stats troors, but protested against federal
troops. A. it. U. men were also taught
not to intimidate.
"We told our men that we had the right
to quit work and tUiTe our riuhts alo
luteiy ceased; that other men had the ab
solute right to take their places and that
uny one interfering with them should U
punished by onr order and the civil law."
" hen yon s.iy 'strike' you mean
cott'?'' asked Commissioner Kernan.
"Yes. I believe I do. but 1 do not likt
the word lioycutl and 1 never use it if lean
avoid it, U-ciusc there is a wide and deep
seated hostility in this couutry to the
word 'boycott.' "
At one time dnring the cxi minntion
I h-bs remarked: "It can be proved that a
fireman wus conilleU to go to work at
the point of a federal bayonet."
"How can it lie proved?'' asked Conimis
missioner Wright. "By the nrin who wus
"Who used the compulsion?" "A federal
He was rcqnestnl to have the fireman
brought before the commission and gave
instructions to have it done.
Itcume out iu the course of bis testi
mony that Debs will inside of three days
propose to all organized railway la'oor a
consolidation into one body, which is tu
meet aud tl ret au entirely new set ol
ofiicj-rs. He went over the attempt to ob-taiu-the
n-op ruu of the outside labor
unions and ile failura and snid that ut the
present time the labor leaders were not on
the best of terms with each ot tier.
Parks' Tea clears the complexion.
Mrs. X. Mevette, of Lo Roy. X. Y..
sars: -I have used Parks Tea and
find it the best remedy I have ever
tried." Sold by Hartz & Ulleiuevcr
NJMST m BEST.
P0U KDS,20 t.
We are now at 1610
KOHN & ADLER
Successor f H. WHSPT.)
Merchant -:- Tailor,
Writ and Workmanship tinmr-
aoteeri the. Jfcsat
C' waning vni impairing Done.
Store. Blue Front.
Have You Money
If so, read this:
7 Per Cent Loans.
The following is a partial
list of completed pilt-cdpcd
first mortpajre loans on hand,
which we offer for sale, t-nb-jor-t
to previous selections,
for their face and accrued
interest. These j .:... bare
been carefully selected by
us. and are " first-class in
every respect. They are all
7 teb cent net to the inves
tor. We have many other
loans to offer, if these are
not in amounts to feuit the
Ttm. irwfs 'r
6 yra 5.2'J
6 yra 1.7W
6 yrs l.(K0
6 yrs 4.&IH)
6 yrs S.uoo
5 yrs 2.600
8 yrs 2.40-1
6 yrs 4.000
5 yrs 2.0U0
fi rs 3.5'JO
6 vrs 2.00
6 yrs S.&50
ft yrs S.SoO
The securities we offer are
especially adapted for the
investment of savius and
trust funds, as our personal
attention to all tbe details of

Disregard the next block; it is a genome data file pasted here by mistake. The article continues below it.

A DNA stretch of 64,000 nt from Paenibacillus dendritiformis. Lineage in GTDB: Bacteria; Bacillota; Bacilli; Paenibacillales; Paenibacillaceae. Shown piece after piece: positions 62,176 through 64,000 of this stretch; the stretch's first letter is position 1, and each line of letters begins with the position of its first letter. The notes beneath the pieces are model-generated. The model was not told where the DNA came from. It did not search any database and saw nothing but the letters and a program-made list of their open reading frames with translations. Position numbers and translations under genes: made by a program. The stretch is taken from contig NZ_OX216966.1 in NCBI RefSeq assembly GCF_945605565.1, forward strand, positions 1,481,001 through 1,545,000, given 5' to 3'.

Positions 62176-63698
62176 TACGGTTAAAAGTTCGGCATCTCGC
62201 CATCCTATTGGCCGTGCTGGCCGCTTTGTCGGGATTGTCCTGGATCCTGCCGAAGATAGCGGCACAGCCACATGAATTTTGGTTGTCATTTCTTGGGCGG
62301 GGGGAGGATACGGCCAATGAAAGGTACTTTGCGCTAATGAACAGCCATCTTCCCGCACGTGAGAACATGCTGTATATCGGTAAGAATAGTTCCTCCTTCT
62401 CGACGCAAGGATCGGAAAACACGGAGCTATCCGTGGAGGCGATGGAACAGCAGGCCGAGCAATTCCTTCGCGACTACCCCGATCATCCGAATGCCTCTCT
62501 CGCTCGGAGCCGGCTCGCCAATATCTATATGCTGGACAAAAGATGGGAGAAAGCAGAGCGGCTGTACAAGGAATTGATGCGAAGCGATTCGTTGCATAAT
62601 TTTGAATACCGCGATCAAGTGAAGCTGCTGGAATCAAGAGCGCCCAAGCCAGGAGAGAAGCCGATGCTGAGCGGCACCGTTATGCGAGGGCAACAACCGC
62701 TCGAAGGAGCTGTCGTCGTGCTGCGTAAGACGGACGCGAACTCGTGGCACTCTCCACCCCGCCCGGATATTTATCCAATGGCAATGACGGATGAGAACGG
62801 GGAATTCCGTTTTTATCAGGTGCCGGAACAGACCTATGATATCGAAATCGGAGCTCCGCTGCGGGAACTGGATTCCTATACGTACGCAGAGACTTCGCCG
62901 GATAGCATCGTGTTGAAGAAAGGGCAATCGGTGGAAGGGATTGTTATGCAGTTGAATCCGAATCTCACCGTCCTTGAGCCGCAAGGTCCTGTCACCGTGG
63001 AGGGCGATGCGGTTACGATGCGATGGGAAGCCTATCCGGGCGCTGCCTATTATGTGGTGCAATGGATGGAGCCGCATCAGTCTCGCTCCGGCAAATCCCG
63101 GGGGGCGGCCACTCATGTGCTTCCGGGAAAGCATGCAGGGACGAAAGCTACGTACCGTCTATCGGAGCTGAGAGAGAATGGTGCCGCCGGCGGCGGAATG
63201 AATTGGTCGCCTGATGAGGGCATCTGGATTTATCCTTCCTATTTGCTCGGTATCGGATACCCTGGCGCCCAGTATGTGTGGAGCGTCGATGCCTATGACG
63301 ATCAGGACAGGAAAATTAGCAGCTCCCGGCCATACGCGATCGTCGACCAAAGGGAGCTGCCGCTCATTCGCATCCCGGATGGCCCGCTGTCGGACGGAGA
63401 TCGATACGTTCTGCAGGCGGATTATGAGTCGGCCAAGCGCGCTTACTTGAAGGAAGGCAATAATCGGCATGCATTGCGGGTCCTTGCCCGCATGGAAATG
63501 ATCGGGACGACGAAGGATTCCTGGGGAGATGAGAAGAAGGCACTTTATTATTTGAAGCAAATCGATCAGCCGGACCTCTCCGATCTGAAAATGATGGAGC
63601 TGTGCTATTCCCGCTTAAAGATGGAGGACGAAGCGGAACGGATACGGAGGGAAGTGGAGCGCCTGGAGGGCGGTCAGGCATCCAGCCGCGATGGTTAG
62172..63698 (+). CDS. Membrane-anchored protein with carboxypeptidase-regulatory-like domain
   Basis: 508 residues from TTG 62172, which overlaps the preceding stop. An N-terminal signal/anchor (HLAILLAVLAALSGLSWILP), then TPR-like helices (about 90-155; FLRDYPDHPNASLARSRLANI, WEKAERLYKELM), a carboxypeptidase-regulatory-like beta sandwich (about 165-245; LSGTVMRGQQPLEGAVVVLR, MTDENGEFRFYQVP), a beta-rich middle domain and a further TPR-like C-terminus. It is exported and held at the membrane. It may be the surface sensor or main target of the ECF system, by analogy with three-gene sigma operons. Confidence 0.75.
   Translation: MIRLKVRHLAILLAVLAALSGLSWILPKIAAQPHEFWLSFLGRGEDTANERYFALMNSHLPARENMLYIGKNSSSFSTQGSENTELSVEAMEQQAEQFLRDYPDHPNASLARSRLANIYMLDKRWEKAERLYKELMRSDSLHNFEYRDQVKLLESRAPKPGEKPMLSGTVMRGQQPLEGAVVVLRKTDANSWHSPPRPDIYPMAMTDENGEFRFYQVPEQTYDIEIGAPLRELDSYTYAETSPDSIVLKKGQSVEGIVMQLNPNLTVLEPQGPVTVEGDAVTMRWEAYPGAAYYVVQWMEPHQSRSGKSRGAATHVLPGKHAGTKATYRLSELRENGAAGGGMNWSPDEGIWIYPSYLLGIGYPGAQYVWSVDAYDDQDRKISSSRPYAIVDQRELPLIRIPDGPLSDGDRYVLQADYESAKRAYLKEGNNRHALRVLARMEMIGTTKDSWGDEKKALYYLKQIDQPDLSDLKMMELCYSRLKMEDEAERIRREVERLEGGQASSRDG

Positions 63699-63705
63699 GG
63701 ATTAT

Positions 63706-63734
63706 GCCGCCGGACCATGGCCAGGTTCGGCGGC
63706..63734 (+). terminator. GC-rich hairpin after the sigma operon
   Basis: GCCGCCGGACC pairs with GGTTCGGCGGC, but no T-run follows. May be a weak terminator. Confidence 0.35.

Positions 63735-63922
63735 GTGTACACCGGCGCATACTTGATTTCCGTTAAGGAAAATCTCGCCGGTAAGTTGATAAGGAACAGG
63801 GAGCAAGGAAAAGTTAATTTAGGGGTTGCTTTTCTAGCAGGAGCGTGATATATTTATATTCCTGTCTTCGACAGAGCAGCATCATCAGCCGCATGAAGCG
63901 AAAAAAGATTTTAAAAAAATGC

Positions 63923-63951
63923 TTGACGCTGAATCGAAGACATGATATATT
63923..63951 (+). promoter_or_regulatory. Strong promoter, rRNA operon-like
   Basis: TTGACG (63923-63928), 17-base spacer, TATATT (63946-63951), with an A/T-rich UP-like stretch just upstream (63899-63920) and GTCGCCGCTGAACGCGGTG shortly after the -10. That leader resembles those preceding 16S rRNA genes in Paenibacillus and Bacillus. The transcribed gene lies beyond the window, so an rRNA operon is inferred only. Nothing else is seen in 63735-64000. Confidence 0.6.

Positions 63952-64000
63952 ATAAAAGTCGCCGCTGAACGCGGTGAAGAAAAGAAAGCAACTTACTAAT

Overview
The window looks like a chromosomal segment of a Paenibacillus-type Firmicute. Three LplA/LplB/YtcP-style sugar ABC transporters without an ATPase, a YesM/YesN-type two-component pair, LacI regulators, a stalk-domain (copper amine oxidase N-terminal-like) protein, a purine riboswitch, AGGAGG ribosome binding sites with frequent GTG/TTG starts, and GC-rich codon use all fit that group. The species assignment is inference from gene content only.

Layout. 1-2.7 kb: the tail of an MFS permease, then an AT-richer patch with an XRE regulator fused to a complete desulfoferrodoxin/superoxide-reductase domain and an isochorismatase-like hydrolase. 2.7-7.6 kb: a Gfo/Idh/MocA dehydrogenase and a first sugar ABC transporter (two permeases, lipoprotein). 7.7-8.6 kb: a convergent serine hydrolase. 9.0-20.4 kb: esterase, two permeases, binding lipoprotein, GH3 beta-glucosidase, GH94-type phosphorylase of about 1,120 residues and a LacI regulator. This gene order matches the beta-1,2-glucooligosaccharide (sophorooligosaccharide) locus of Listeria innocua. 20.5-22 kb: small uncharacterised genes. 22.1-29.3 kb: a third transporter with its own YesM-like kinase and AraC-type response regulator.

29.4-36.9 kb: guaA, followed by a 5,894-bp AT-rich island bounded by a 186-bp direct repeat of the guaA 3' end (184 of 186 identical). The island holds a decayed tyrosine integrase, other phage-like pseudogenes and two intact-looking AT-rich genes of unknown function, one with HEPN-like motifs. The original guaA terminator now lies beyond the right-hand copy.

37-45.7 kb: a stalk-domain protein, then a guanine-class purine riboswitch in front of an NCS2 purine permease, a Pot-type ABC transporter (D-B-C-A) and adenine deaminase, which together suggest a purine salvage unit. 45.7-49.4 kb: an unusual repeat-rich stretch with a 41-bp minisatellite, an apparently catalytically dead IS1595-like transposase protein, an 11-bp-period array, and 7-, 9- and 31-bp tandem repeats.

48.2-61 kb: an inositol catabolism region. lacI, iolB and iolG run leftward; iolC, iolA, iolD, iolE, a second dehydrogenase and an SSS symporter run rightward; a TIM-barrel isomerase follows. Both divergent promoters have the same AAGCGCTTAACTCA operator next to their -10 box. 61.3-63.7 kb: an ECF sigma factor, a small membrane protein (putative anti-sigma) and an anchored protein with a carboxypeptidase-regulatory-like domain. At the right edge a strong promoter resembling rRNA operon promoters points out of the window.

the loan, from its date to its
maturity, relieves the hold
er from all annoyance except
to present his coupon to us
for collection. For further
information call at tbe of
JACKSON & HURST.
GEO. F. BOT11.
Supt. Lou Department
I make a specialty of repairing or
furnishing parts for any
Bicycle, and guarantee
satisfaction on all work
If your wheel needs attention try
me. Hair Clippers and
Baxors sharpened on abort
Must Have More Room
Is the word that comes from our proprietorsfwho arc in
the eastern markets buying an immense stock of
Fall and Winter Clothing.
We marked prices down from our former low prices all
last month. D t now we have jumped on them again
has now started
are full of them. We have more
$5 Is the Price.
Lots of them, worth more than double. None of them
worth less than double. You can't afford to miss this sale.
UEATIXU AXI VLKTILATIKU LSUIKLsUUt.
A complete line of Pipe, Brass Goods,
Packing Hose, Fire Brick, etc
DAVIS BLOCK. Molioc. IU.
BUSH'S CORN CURE
A Positive Cure for Corns, Warts and Bunions
PRICE 25 CENTS.
This remedy is sold under n positive guarantee; and wo will cneer
lully refund the money If yon are not satisfied with 1 rosnlu.
Different from any other, it will allay the pain instead vt making
the foot sore. It has been tried by many, who praise It highly. Wo
can f ornish testimonials if desired. Try iu and suffer no longer.
Manufactured by HORST VON KOECKRITZ,
Analytic and Manufacturing Pharmacist, rlfth Avcnune Paaraacy.
corner Fif th avenue and Twenty-third street. Bock Island.
For sale at all shoe stores.
wcica thev-1 rrrrm
Impossible to miss the place.
Gas and Steam Fitting
Largest and best equipped establishment
west of Chicago.
1112. Ill West Seventeenth atreet.
Telephone 1116. Bock Island.
LATEST KOVELTIE8 Uf
Eli ED E3
e. f. conri.
The New Merchant Tailor.
1622 SSOOlfD ATE